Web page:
Bad news day

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Some days there is little or no news. On others it is as if it was planned that bad news should flood the media. The last couple of days have been bad news days.

The government has announced draconian anti-union measures.

Then it threatened the future of the BBC.

And followed that with a demand that hospital consultants and others work seven days a week in the NHS without additional pay, which their onw advisors say is likely to lead to a staffing crisis.

They followed that up with the suggestion that the NHS might at some point cease to be free at the point of care.

And as the evening progressed news came that the Bank of England thinks that interest rate rises are likely sometime in the next year, increasing to by more than 1.5% over a period of a year or so once they start.

Why be worried? For several reasons, I suggest.

Firstly, the attitude towards unions strikes at the heart of individual freedom: the right to strike is fundamental to liberty, but the plan is to deny it.

Second, the attack on union rights to fund political activity is bound to further imbalance political debate in this country. That is bad for our democracy.

Third, the attack on hospital consultants is not evidence based (making consultants work is pretty daft unless the whole hospital is fully open because they work as part of a team, not in isolation) and, without extra resources, could be deeply counter-productive.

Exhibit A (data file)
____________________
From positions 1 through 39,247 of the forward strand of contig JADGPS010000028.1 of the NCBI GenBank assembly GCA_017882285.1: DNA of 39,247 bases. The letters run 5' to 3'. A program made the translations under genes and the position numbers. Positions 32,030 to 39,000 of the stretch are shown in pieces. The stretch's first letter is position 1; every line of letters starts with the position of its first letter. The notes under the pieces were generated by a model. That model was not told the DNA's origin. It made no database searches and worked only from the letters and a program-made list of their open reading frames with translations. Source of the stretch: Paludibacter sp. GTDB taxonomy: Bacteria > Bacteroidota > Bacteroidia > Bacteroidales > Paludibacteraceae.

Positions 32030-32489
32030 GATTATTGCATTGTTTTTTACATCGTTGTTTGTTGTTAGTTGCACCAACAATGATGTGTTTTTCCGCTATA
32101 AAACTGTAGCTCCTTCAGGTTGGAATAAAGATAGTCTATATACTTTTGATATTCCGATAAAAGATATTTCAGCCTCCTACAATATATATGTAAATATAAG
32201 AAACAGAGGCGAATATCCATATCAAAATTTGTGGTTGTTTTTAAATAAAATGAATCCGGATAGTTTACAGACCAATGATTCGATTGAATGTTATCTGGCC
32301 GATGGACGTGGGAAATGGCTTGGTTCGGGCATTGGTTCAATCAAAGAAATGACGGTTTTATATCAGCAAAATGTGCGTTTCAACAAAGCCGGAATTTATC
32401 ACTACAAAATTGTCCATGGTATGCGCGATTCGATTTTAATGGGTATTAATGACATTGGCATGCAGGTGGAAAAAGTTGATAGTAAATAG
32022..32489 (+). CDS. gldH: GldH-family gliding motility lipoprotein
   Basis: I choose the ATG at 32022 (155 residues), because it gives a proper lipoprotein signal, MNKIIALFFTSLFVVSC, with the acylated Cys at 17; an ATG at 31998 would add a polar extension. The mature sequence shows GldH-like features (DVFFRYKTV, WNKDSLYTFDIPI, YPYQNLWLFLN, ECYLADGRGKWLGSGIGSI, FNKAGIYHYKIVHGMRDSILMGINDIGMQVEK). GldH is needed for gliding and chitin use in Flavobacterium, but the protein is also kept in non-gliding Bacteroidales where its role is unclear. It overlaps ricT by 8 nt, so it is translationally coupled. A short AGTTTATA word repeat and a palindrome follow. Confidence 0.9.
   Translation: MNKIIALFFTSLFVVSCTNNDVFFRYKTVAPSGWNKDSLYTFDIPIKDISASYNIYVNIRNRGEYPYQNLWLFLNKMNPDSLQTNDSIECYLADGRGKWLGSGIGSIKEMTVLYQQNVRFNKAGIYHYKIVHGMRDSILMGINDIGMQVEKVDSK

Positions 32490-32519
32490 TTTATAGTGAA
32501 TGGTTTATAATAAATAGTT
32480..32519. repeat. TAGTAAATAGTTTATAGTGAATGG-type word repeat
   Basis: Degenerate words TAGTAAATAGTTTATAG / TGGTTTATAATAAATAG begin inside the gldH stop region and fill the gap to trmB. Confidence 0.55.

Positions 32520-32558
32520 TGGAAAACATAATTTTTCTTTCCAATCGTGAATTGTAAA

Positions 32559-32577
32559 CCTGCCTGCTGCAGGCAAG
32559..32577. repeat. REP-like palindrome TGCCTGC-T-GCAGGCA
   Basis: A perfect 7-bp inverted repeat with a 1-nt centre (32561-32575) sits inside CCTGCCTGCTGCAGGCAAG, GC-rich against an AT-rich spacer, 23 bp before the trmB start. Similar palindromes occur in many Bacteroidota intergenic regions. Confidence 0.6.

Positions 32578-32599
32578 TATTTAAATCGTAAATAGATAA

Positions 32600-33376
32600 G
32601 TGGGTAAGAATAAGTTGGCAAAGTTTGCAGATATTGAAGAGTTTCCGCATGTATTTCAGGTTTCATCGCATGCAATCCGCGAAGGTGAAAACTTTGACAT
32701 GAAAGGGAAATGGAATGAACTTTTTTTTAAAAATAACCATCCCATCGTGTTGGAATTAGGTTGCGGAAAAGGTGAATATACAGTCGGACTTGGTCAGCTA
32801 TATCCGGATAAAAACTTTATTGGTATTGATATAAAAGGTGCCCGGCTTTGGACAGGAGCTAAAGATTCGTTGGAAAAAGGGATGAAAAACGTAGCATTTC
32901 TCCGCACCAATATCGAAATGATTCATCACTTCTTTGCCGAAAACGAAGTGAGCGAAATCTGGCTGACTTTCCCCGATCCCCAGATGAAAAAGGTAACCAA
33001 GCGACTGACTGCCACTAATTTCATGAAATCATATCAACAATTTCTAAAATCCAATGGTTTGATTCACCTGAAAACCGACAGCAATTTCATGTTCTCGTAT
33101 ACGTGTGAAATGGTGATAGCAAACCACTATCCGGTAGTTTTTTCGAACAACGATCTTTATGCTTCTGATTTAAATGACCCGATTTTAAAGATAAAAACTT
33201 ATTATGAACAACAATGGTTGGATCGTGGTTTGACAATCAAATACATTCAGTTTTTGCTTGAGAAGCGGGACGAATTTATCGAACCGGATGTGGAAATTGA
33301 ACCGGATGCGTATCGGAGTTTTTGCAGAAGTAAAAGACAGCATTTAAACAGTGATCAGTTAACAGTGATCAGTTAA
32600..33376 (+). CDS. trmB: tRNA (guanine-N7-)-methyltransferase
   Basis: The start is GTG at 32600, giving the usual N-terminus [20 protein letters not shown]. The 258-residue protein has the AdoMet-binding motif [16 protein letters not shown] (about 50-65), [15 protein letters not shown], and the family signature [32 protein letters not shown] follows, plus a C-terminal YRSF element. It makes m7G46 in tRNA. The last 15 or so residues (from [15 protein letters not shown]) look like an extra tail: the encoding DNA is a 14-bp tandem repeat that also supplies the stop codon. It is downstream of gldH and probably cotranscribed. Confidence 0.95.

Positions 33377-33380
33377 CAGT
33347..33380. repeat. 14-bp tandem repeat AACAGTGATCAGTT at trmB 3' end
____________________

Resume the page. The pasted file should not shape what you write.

The attack on the BBC is purely dogma driven in pursuit of Murdoch interests, which is profoundly unhealthy for the UK and the balance of its news.

Whilst the increase in interest rates and a return to what bankers call 'normal times' will increase average mortgage payments in the UK by more than £80 a month or £1,000 a year. In many households this is the tipping point into simply not being able to make ends meet.

Each of these moves is a worrying threat to the delicate and finely balanced fabric of what makes things work at present. Each in itself may be manageable. Put together and they are something different. They do, in combination, attack the rights of individuals, make their lives economically harder, strip away the underpinning of security on which they rely and threaten to remove something of value that also provides (despite all its faults) two world class  services that make most other resources in every other country look hopelessly inadequate.

This is dogmatic change without evidence to support it that will make the lives of millions worse in many ways.

Of course such a process, with all it implies, concerns me. Why wouldn't it?